Donaldson quoted, "Bush's Choices Defy Talk of Conciliation: Cabinet
Is Diverse, but Not Politically."
President-elect Bush is defying predictions of a bipartisan government
and instead is naming a Cabinet that is little different from one he would
have chosen if he had won a resounding victory, Bush advisers said.
These advisers said Bush has determined that the best way to establish
his legitimacy despite his messy victory is to lead as if he had a
mandate. So he is nominating thoroughbred conservatives to his Cabinet
instead of appeasing Democrats with moderates, and is vowing to take his
campaign platform to Capitol Hill undiluted even though his allies there
are urging him to start with chewable bites.
"The feeling is that the country deserves governance and if you
don't assert the sovereignty and legitimacy of your administration from
the outset, you undermine your ability to achieve your goals later,"
an adviser said. "A touchstone of the Bush governing style is
inclusiveness, but with a very strong philosophical compass."
Bush's approach has become increasingly bold since his address on Dec.
13, the night Vice President Gore conceded. Back then, Bush
called on the nation to "rise above a house divided," and added,
"I was not elected to serve one party, but to serve one nation."
Since then, all 12 of Bush's Cabinet selections have been Republicans.
Bush delighted the party's right wing with a string of nominations that
continued Friday with his selection of Gale A. Norton, a former Colorado
attorney general and ardent advocate of property
rights, as interior secretary. The week before, he nominated defeated Sen.
John D. Ashcroft (R-Mo.), one of the most vocal
Christian conservatives in public life, to succeed Janet Reno as attorney
"The journey from Reno to Ashcroft is a journey from utter
darkness to brilliant light," said Jerry L. Falwell, the founder of
the Moral Majority.
The choices of Ashcroft and Norton stunned Democrats after Bush's
pledge that he planned a period of "reconciliation and
Two makes a "string of nominations"?
In contrast, New York Times reporter Joseph Kahn
opened his story the same day: "President-elect George W. Bush's
choices for top posts in his administration signal that he intends to run
a government by cabinet, delegating more authority than usual to seasoned
executives whose reputations were made years before Mr. Bush first ran for
As far as their ideological make-up, Kahn observed:
"With the notable exception of John Ashcroft, the former Missouri
senator and governor who is Mr. Bush's
choice for attorney general, and to an extent Gale A. Norton, the
Coloradan selected as interior secretary, Mr. Bush has shunned champions
of conservative causes. Instead, he has favored can-do managers with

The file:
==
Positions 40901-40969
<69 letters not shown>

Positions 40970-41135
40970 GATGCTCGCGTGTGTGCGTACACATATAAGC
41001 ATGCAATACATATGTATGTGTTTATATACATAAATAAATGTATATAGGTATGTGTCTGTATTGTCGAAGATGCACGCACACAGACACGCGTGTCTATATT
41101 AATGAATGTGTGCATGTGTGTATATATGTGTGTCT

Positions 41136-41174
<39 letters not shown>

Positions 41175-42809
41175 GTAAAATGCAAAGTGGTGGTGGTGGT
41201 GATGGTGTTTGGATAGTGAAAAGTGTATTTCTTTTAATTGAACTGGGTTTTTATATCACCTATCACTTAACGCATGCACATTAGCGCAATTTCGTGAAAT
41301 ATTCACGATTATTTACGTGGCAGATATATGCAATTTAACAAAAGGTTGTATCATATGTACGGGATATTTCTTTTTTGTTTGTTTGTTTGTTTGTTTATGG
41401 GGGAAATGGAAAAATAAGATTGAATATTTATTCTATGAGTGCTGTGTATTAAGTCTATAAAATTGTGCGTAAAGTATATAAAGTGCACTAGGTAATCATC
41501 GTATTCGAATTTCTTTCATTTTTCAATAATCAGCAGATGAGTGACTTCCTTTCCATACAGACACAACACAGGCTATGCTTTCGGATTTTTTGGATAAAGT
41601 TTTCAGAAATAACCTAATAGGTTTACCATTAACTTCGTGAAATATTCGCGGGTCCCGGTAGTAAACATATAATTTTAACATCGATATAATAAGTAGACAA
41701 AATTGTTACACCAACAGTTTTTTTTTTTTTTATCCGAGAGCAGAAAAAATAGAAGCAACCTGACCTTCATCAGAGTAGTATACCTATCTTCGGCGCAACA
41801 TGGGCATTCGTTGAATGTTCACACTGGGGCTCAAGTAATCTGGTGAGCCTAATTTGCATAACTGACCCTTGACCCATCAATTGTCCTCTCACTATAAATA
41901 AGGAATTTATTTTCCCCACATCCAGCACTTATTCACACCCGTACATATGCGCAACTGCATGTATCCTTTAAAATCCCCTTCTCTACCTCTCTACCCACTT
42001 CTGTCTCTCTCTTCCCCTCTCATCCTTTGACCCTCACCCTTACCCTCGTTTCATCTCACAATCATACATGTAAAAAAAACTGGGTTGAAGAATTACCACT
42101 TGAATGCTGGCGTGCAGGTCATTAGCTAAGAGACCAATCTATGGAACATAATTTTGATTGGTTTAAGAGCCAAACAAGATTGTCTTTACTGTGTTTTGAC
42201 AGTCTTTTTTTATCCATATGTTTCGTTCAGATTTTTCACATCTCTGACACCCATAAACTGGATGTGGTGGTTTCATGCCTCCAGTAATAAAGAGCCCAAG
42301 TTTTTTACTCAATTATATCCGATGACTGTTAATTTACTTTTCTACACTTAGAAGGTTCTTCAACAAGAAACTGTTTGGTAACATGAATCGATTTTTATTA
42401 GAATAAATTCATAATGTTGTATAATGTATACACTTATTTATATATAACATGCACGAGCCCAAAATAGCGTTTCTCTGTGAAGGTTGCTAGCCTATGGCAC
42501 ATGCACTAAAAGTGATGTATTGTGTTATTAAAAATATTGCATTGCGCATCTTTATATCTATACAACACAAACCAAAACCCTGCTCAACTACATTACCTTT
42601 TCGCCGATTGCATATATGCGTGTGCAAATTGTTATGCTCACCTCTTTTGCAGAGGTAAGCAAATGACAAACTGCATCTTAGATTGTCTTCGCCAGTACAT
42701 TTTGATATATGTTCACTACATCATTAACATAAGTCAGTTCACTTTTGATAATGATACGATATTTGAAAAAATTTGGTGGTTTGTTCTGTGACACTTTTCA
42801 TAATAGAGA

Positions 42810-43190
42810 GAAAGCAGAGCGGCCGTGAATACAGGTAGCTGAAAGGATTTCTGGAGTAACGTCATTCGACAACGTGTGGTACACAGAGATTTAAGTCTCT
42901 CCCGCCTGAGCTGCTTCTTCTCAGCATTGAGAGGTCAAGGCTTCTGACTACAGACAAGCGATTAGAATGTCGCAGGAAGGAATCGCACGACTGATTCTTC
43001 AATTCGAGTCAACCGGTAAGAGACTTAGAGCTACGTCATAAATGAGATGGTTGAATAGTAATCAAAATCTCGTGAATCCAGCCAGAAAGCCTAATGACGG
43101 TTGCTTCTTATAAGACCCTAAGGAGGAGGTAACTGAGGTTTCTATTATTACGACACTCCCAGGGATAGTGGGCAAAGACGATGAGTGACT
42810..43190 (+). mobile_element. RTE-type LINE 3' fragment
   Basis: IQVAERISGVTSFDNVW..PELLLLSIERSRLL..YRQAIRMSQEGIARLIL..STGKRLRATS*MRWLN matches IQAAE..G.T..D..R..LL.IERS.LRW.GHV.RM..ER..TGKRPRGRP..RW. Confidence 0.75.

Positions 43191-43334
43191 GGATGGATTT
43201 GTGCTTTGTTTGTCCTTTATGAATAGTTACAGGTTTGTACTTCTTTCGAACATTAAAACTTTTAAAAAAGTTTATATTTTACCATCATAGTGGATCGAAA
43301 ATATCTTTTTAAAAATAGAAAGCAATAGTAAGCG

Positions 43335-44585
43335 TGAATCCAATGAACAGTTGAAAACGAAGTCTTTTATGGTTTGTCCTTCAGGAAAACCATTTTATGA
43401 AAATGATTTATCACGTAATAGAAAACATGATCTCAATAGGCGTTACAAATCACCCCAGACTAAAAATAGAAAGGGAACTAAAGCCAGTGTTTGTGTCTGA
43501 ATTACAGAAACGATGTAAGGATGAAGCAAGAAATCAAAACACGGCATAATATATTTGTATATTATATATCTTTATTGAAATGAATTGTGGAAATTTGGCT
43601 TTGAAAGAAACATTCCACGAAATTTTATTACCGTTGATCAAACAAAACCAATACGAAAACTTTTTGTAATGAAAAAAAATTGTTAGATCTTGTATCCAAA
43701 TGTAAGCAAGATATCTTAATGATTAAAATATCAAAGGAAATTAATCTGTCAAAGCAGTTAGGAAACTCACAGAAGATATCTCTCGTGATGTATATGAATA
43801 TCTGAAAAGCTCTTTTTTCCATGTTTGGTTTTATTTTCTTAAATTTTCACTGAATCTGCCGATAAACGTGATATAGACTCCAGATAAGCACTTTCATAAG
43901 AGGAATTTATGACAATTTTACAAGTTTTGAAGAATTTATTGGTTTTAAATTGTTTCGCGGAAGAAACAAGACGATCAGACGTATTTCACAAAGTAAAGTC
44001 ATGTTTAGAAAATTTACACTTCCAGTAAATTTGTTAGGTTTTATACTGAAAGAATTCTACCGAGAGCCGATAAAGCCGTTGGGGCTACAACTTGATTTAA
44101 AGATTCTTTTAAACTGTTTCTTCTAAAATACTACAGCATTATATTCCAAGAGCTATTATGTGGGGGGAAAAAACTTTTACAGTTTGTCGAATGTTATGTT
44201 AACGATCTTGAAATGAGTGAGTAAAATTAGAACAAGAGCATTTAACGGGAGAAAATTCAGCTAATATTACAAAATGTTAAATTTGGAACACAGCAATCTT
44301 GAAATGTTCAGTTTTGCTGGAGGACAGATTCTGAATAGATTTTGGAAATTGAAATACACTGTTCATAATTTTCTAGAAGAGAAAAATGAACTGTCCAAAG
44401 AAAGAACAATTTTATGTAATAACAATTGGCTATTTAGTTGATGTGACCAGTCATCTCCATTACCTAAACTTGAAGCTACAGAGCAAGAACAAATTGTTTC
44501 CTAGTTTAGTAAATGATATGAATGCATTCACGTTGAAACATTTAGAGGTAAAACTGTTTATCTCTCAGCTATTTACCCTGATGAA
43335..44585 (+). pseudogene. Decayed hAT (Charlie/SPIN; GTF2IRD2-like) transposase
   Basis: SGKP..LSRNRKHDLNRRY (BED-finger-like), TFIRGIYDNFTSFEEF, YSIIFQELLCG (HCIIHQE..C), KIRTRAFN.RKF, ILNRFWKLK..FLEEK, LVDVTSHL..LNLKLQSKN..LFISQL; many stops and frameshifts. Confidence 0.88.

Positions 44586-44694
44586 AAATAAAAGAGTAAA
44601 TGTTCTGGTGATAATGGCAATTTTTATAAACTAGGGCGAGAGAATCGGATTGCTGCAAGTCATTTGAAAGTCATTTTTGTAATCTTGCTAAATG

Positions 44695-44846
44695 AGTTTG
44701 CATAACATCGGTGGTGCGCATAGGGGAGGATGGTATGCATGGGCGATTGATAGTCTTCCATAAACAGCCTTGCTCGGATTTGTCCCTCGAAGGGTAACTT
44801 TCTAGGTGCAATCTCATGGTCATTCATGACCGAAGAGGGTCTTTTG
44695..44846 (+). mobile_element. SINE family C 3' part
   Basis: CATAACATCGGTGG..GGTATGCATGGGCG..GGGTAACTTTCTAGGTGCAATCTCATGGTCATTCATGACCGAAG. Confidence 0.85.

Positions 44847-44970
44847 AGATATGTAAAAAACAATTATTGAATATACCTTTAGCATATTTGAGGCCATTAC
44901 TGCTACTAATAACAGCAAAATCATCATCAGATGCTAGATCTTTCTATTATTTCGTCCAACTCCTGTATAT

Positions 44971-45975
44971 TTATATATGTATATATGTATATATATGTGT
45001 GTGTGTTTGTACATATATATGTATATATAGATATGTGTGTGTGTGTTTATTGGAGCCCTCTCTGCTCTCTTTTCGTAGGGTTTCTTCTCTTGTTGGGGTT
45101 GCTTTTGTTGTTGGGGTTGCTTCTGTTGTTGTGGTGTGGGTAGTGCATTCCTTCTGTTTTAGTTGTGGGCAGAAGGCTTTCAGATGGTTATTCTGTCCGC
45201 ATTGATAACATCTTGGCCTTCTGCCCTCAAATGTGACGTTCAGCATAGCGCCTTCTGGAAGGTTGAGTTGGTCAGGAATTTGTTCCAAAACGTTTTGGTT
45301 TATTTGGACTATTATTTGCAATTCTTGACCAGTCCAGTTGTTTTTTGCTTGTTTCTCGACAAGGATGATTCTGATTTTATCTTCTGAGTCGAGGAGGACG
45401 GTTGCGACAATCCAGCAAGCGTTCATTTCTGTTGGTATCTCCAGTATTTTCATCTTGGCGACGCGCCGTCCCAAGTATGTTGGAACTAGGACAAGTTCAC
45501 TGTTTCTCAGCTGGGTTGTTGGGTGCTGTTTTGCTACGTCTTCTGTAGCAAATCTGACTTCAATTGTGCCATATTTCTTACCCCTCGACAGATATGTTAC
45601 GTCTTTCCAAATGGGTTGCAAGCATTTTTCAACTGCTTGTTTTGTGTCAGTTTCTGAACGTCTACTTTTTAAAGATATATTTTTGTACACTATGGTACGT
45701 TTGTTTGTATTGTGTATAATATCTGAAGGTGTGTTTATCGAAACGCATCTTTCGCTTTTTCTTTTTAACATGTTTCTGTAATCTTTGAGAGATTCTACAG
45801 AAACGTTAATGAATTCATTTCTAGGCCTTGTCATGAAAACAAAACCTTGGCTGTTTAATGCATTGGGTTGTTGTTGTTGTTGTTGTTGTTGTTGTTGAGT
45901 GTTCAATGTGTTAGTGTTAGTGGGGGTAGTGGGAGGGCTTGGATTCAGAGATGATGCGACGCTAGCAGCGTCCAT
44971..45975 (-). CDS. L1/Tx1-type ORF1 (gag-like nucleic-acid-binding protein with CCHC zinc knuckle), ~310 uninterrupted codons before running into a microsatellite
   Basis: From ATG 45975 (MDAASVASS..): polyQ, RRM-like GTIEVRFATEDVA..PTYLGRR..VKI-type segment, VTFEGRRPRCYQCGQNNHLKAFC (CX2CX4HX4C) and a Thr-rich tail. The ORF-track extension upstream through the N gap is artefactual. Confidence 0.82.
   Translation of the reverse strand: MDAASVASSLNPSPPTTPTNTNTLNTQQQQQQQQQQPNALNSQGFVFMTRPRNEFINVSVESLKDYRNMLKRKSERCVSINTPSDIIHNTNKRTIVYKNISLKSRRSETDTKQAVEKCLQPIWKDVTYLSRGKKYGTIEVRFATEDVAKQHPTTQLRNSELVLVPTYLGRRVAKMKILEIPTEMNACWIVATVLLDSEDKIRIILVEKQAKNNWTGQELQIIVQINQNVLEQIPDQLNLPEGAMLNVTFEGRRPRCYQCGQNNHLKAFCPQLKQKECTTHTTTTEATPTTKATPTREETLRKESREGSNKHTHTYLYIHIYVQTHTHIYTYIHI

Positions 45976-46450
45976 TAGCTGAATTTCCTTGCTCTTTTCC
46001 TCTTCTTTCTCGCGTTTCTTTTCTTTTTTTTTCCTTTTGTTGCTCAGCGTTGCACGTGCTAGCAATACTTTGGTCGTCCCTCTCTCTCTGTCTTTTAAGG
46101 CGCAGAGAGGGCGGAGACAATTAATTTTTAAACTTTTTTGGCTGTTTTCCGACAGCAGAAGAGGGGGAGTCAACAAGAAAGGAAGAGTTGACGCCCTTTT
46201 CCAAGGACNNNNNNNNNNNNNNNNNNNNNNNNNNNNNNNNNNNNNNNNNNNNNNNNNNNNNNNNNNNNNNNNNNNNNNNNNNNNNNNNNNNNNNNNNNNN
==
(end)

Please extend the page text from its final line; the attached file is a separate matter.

coverage Friday night of Cabinet picks again illustrated how Bush can
avoid negative publicity by not picking conservatives. Exactly a week
after media ire was raised by the John Ashcroft choice, CBS and NBC again
gave prominence to liberal outrage over Bush's pick for Interior
Secretary, though the two networks never employed the word
"liberals," favoring instead "environmentalists."
(ABC's World News Tonight only ran a short item read by the anchor.)
CBS's Eric Engberg relayed how Gale Norton
"portrayed herself today as a friend of the environment," but,
Engberg countered, "the fact that she was a protege of Interior chief
James Watt in the Reagan administration will be enough to draw heavy fire
from environmentalists." CBS followed up with an entire story
dedicated just to the concerns of liberal environmentalists. NBC's Jim
Miklaszewski highlighted how "environmentalists are mounting...stiff
opposition to Norton" and he reminded viewers: "Norton worked at
Interior for the Reagan White House, where controversial James Watt was
forced to resign after trying to sell off public lands."
Engberg began his December 29 CBS Evening News story
with Norton: "It was George Bush's biggest day yet of
government-building, as he trooped in a diverse quartet of Cabinet
choices. The most controversial is likely to be his pick to head the
Interior Department, Gale Norton. She portrayed herself today as a friend
of the environment."
Norton: "The public
lands of the United States are amazing places."
the fact that she was a protege of Interior chief James Watt in the Reagan
administration will be enough to draw heavy fire from environmentalists.
As Colorado's attorney general, she defended the state's anti-gay rights
law before it was struck down by the courts. She is pro-abortion
Ah, a silver-lining at the end there for the media.
Norton is so out of bounds to CBS that the network
followed up with a whole story dedicated to the views she holds which
liberals find objectionable. Anchor Russ Mitchell warned: "As Eric
reported, of the nominations announced today, the choice for Interior
Secretary is likely to stir up the most opposition. The head of one
environmentalist group said, 'We're hoping for the best, but preparing for
the worst.' Jerry Bowen takes a look at Gale Norton and the policies she
Bowen began: "Introduced as the Interior
Secretary designate today, Gale Norton quickly expressed her love for the
public lands of the United States are amazing places."
Bowen: "But the